A poll of 2,000 cat and dog owners for insurance firm More Than shows one in 12 pets has eaten poisonous plants or flowers. The Income and Clitocybe mushrooms contain a compound called mescaline that can be lethal to dogs.
Stomach acid combines with zinc phosphide, releasing phosphine gas. This gas is highly toxic to rodents and moles, as well as dogs, cats, livestock, and people.
However, dogs and cats that eat the bait can, and often do, vomit to remove the pesticide from their bodies. The toxic principle of these plants is very concentrated in the bulbs (versus the leaf or flower), and when ingested in large amounts, can result in severe clinical signs.
Many insects, birds, and mammals metabolize tannins with fewer ill effects than do humans. Species of acorn that contain large amounts of tannins are very bitter, astringent, and potentially irritating if eaten raw.
The onion family, whether dry, raw or cooked, is particularly toxic to dogs and can cause gastrointestinal irritation and red blood cell damage. When ingested by animals, clinical signs of drooling, vomiting, weakness, in coordination and dilated pupils (cats) may be seen.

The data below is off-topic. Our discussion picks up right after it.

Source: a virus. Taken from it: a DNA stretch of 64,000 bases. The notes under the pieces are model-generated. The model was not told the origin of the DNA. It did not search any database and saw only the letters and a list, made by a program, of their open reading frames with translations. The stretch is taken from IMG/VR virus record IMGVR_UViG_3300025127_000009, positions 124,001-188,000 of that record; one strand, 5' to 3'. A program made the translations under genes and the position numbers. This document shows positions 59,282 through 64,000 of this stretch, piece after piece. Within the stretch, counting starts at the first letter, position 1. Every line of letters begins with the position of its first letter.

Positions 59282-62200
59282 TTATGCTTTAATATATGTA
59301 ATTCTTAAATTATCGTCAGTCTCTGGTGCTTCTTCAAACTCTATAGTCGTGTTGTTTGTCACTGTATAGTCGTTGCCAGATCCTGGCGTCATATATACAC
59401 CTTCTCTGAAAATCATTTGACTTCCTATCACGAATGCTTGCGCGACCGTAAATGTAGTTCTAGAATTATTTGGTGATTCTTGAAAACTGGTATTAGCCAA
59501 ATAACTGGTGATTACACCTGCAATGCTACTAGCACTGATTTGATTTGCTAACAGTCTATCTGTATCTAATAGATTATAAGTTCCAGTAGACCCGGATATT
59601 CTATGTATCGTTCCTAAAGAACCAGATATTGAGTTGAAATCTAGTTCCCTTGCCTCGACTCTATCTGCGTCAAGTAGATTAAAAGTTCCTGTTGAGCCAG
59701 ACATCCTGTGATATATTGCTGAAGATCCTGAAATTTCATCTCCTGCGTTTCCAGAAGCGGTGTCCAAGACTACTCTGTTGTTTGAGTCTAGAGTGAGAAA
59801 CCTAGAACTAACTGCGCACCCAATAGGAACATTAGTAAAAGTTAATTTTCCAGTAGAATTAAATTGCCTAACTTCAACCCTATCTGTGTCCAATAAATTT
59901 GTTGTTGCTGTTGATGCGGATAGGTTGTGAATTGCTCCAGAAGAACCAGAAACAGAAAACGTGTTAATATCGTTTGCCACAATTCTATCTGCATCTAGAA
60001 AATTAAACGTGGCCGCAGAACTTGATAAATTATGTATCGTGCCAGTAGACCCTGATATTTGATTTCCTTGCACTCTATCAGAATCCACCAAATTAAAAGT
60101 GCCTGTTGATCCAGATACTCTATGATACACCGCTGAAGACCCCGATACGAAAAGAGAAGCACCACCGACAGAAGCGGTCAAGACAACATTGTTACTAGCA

Typically, when dogs and cats ingest yucca, it results in mild vomiting and diarrhea. If your dog has consumed the green parts of a tomato plant, watch him carefully for signs of romaine poisoning.
The canine system is not designed to process nuts, and they can cause gastrointestinal distress, obesity, and pancreatitis. Also stay away from holly, juniper, nightshade, dogwood, poke, and mistletoe berries as well as bane berries; they can be toxic and their pits are a hazard.
Although ingestion is generally not fatal, consuming several leaves or berries are likely to cause gastrointestinal distress, such as vomiting and diarrhea. The small spikes present on each leaf often prevent your pet from ingesting large amounts, but they can also cause pain and swelling in the mouth area when chewed.